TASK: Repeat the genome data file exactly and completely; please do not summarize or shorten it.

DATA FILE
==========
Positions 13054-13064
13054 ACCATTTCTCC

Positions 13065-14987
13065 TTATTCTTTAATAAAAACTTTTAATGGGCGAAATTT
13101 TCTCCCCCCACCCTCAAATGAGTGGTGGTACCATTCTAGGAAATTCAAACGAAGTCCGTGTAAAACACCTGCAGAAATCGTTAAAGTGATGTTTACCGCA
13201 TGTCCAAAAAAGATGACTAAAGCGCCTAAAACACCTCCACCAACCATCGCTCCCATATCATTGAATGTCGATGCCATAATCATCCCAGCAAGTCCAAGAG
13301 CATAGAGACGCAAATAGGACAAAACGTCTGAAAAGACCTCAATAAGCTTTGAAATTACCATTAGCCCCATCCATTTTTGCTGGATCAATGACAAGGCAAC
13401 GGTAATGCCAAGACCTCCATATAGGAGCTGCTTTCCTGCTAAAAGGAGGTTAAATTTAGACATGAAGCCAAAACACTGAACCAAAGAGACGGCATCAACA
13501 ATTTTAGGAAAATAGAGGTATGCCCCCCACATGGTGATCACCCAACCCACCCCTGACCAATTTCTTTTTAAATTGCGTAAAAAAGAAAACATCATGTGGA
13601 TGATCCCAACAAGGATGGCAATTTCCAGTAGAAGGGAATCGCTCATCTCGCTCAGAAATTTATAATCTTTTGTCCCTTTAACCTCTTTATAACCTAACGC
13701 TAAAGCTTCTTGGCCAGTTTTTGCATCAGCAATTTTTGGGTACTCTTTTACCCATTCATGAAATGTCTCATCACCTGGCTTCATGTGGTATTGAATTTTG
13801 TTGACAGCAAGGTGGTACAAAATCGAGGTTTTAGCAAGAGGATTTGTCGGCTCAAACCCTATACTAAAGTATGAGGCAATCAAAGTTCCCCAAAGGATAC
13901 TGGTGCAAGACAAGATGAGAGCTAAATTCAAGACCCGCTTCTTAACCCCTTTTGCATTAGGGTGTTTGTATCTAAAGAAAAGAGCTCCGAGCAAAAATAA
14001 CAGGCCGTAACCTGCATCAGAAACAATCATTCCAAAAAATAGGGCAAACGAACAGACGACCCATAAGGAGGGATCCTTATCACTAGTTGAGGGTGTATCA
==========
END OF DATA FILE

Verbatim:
Positions 13054-13064
13054 ACCATTTCTCC

Positions 13065-14987
13065 TTATTCTTTAATAAAAACTTTTAATGGGCGAAATTT
13101 TCTCCCCCCACCCTCAAATGAGTGGTGGTACCATTCTAGGAAATTCAAACGAAGTCCGTGTAAAACACCTGCAGAAATCGTTAAAGTGATGTTTACCGCA
13201 TGTCCAAAAAAGATGACTAAAGCGCCTAAAACACCTCCACCAACCATCGCTCCCATATCATTGAATGTCGATGCCATAATCATCCCAGCAAGTCCAAGAG
13301 CATAGAGACGCAAATAGGACAAAACGTCTGAAAAGACCTCAATAAGCTTTGAAATTACCATTAGCCCCATCCATTTTTGCTGGATCAATGACAAGGCAAC
13401 GGTAATGCCAAGACCTCCATATAGGAGCTGCTTTCCTGCTAAAAGGAGGTTAAATTTAGACATGAAGCCAAAACACTGAACCAAAGAGACGGCATCAACA
13501 ATTTTAGGAAAATAGAGGTATGCCCCCCACATGGTGATCACCCAACCCACCCCTGACCAATTTCTTTTTAAATTGCGTAAAAAAGAAAACATCATGTGGA
13601 TGATCCCAACAAGGATGGCAATTTCCAGTAGAAGGGAATCGCTCATCTCGCTCAGAAATTTATAATCTTTTGTCCCTTTAACCTCTTTATAACCTAACGC
13701 TAAAGCTTCTTGGCCAGTTTTTGCATCAGCAATTTTTGGGTACTCTTTTACCCATTCATGAAATGTCTCATCACCTGGCTTCATGTGGTATTGAATTTTG
13801 TTGACAGCAAGGTGGTACAAAATCGAGGTTTTAGCAAGAGGATTTGTCGGCTCAAACCCTATACTAAAGTATGAGGCAATCAAAGTTCCCCAAAGGATAC
13901 TGGTGCAAGACAAGATGAGAGCTAAATTCAAGACCCGCTTCTTAACCCCTTTTGCATTAGGGTGTTTGTATCTAAAGAAAAGAGCTCCGAGCAAAAATAA
14001 CAGGCCGTAACCTGCATCAGAAACAATCATTCCAAAAAATAGGGCAAACGAACAGACGACCCATAAGGAGGGATCCTTATCACTAGTTGAGGGTGTATCA